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D W Griffith

July 18, 1995
Orange County's relationship with Hollywood began to flourish in 1910. During the next 20 years, at least 500 movies were filmed in various spots in the county. The first major work was D.W. Griffith's "Two Brothers," shot at Mission San Juan Capistrano. In 1923, Moses parted the Red Sea just south of Seal Beach for Cecil B. DeMille's silent movie version of "The Ten Commandments."
June 15, 2003
In "Visual Cues From the Silent Era" (June 8), Emanuel Levy refers to D.W. Griffith's "The Birth of a Nation" as a "seminal epic" but doesn't mention that it was a paean to the Ku Klux Klan. Omission of the film's function as racist propaganda is particularly glaring in light of Levy's brief comments about Griffith's "naive philosophy" and the "moral and religious ambitions" of his filmmaking. Jonathan Rotter Los Angeles
October 27, 1996 | Kevin Thomas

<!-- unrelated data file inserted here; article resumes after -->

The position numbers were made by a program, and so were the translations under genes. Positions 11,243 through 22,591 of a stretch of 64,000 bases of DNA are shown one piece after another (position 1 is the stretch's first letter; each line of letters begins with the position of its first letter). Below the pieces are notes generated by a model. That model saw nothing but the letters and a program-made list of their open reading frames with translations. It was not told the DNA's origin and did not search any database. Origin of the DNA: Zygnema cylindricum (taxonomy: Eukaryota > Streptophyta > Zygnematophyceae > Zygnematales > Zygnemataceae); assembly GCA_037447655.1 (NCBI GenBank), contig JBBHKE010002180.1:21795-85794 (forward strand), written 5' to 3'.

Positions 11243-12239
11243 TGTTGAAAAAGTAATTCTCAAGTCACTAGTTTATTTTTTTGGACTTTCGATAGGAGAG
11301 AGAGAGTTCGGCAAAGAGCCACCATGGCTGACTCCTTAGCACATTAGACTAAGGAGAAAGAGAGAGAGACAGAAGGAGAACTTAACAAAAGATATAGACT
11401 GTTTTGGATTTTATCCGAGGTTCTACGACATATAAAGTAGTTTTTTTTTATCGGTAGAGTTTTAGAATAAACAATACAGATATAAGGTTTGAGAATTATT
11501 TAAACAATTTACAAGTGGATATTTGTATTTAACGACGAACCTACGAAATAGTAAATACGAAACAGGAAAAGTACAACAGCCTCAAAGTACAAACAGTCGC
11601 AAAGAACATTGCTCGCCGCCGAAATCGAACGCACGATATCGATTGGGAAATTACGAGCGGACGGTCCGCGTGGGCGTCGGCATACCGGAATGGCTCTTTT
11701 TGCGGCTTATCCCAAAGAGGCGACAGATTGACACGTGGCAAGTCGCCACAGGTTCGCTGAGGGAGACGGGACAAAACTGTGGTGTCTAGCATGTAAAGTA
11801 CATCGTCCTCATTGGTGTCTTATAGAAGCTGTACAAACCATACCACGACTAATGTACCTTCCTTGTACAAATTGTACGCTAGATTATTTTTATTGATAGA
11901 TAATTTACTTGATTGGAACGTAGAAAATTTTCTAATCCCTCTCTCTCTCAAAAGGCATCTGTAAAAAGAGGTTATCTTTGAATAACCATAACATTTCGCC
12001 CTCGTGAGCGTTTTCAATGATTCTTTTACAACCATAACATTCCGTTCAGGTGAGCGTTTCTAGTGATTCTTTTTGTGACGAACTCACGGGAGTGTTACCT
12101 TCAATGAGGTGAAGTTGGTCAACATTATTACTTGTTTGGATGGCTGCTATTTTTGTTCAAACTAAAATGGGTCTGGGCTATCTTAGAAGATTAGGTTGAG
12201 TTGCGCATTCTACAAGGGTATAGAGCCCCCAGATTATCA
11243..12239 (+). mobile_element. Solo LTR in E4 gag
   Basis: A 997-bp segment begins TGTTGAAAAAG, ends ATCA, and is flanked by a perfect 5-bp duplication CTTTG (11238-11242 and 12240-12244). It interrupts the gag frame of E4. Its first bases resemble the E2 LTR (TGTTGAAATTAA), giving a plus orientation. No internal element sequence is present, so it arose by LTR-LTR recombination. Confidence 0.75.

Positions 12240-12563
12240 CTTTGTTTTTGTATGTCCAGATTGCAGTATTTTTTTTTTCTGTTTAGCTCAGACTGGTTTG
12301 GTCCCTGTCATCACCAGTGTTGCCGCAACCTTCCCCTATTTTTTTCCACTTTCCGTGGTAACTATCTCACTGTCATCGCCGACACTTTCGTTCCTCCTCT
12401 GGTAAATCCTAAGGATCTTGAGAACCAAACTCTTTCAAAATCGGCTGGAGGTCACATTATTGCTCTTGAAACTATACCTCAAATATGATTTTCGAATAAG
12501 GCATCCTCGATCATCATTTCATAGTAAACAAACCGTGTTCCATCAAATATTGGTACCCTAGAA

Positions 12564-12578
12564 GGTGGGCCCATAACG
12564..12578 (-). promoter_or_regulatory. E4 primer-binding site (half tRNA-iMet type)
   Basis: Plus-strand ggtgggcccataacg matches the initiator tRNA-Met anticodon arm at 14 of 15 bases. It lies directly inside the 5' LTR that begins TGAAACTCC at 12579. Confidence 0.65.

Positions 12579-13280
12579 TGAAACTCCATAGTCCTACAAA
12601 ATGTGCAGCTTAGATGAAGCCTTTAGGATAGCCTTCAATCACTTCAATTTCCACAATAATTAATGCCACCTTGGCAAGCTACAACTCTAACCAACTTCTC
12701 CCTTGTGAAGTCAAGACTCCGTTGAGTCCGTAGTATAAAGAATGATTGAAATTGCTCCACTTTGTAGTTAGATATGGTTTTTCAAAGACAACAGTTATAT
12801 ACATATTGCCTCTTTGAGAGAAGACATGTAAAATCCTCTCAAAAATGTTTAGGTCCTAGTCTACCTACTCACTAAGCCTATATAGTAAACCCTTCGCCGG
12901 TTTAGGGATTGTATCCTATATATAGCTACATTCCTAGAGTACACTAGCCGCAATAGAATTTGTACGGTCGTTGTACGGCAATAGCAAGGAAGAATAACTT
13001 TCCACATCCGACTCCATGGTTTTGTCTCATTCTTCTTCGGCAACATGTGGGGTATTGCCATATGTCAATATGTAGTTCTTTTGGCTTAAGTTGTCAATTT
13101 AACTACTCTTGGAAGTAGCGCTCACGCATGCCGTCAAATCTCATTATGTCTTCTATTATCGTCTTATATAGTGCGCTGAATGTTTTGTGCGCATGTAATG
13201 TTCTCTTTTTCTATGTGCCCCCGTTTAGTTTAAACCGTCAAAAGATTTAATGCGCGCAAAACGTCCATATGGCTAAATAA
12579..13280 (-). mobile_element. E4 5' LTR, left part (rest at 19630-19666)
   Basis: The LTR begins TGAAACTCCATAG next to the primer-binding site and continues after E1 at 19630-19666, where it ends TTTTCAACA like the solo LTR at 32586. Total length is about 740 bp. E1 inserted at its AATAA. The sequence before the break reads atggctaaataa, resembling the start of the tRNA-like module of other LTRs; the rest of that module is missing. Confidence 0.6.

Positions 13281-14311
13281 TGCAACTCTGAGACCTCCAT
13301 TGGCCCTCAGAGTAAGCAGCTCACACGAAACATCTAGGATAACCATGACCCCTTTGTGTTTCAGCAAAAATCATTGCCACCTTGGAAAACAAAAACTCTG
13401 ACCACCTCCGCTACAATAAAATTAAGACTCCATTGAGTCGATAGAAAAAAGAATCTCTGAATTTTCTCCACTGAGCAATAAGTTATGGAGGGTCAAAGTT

A valentine from the Taviani Brothers--modern masters of Italian film neo-realism--to the silent American cinema--and the epic genius of D.W. Griffith (deftly played by Charles Dance, pictured). The story focuses on two Italian emigre church-builders (Vincent Spano, Joaquim de Almeida) hired to make the elephants for the Babylon set of "Intolerance." (Bravo Saturday at 2 p.m.).
May 27, 2011 | By Karen Sternheimer
Americans don't seem bothered enough by the country's growing wealth divide to do much about it, according to a recent Harvard Business School survey. In part, that's probably because they vastly underestimate the gap, believing the top 20% own 59% of the nation's wealth when they actually own 84%. But there's another, less obvious reason for our passivity — the hope and glory pushed by an all-pervasive news, gossip and star-driven celebrity culture. The core of the American dream teaches us that the formula for achieving wealth involves hard work, determination and luck.
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